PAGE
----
Once your E101 certificate is received this is then sent to Norway to Utland where exemption from the local Norwegian Social Security system will be issued.



How can I reduce taxation in Norway?

If you qualify as a commuter then any expenses you incur that are associated with commuting can be offset against your per diem/allowances. To qualify as a single commuter you must return to your home country (EU countries only) at least once every 3 weeks. As a married commuter you can travel less, once every 3 months will suffice. The following are what Norway considers to be valid commuter expenses; anything outside of this is not allowable:



  1. Norway accommodation

  2. Norway utility bills (your name must be on the bills and a credit card statement attached)

  3. Travel to and from airports on either side (dates must coincide with a documented flight)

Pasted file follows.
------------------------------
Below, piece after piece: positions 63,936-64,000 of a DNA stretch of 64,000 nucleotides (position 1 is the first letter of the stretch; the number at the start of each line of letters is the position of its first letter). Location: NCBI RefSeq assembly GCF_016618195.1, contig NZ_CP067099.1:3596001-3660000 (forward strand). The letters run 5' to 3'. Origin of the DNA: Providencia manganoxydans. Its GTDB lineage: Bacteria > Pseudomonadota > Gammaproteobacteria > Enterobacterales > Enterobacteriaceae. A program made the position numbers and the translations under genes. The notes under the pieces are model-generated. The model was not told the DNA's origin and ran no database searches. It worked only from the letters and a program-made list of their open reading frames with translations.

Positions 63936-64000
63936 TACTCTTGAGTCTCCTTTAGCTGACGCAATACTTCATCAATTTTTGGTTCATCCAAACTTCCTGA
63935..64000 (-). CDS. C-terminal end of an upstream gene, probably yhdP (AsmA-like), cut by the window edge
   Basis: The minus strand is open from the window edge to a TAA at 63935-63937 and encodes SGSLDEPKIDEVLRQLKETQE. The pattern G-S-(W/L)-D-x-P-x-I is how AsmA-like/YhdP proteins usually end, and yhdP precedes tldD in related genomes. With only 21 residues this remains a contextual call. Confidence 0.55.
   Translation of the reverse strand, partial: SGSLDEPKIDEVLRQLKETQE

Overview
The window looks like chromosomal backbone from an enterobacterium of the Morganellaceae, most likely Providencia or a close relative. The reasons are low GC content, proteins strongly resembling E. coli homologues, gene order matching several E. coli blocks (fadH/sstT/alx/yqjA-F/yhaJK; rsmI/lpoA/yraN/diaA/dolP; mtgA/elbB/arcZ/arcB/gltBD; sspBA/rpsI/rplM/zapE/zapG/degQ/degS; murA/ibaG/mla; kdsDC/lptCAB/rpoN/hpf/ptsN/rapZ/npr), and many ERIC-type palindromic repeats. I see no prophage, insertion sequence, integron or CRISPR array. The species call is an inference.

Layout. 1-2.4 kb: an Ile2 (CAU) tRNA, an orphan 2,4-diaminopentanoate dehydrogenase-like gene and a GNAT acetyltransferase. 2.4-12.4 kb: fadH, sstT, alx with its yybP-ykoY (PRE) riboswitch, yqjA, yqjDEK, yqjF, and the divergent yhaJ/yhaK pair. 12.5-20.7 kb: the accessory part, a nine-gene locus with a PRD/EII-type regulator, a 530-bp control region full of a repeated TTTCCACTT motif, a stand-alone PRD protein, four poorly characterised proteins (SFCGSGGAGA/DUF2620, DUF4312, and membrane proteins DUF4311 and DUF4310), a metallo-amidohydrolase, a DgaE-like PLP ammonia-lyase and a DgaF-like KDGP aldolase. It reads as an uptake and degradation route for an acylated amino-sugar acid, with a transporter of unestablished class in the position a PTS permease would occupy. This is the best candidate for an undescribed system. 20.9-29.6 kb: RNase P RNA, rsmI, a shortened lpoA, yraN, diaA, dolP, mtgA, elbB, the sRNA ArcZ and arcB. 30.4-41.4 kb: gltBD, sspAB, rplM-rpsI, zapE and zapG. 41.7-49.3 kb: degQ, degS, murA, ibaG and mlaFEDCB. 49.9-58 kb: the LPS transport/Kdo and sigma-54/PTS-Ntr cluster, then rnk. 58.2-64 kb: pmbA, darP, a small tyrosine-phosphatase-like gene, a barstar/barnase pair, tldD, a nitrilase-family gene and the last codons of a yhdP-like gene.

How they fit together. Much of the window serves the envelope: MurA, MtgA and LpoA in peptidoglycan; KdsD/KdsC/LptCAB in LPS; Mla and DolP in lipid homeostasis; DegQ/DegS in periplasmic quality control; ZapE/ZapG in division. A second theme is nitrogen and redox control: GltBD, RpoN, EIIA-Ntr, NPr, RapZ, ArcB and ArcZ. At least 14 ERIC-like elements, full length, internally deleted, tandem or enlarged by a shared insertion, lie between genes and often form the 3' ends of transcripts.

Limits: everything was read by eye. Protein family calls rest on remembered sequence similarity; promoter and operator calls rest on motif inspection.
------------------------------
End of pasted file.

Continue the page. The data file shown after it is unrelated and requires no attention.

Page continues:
4. Flights (must have booking receipts and bank statement to show payment)

Your agent will determine your allowance if any. If your rate is contracted as an ‘all inclusive rate’ then we as a payroll company are permitted to break out and contract for a 16.67% allowance – this means that you can offset expenses up to 16.67% of your day rate – as per days worked. If you spend over and above this amount, whilst you will not receive the benefit in the payroll, we will apply the extra expenses to your tax return as deductions which would result in a small rebate.

At year end, when we are completing your tax return, if you can prove that you are married and that your spouse earns less than NOK 30 000 (circa £3500) then we can apply to have your tax code changed to include the married man allowance which increases the amount of money you can have tax free – again, this will result in a small rebate.